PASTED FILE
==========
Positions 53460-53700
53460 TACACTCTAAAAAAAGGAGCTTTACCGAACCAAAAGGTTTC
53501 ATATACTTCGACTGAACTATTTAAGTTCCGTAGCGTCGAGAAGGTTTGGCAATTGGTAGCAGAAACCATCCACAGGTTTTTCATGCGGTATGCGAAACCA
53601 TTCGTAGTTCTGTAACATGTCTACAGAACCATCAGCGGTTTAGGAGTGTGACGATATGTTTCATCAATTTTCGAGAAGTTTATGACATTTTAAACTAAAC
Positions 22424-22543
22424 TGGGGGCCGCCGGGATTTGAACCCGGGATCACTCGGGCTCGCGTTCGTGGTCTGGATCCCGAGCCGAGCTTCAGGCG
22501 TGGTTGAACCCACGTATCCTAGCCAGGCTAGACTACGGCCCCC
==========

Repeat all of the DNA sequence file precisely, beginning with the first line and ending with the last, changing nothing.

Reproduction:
Positions 53460-53700
53460 TACACTCTAAAAAAAGGAGCTTTACCGAACCAAAAGGTTTC
53501 ATATACTTCGACTGAACTATTTAAGTTCCGTAGCGTCGAGAAGGTTTGGCAATTGGTAGCAGAAACCATCCACAGGTTTTTCATGCGGTATGCGAAACCA
53601 TTCGTAGTTCTGTAACATGTCTACAGAACCATCAGCGGTTTAGGAGTGTGACGATATGTTTCATCAATTTTCGAGAAGTTTATGACATTTTAAACTAAAC
Positions 22424-22543
22424 TGGGGGCCGCCGGGATTTGAACCCGGGATCACTCGGGCTCGCGTTCGTGGTCTGGATCCCGAGCCGAGCTTCAGGCG
22501 TGGTTGAACCCACGTATCCTAGCCAGGCTAGACTACGGCCCCC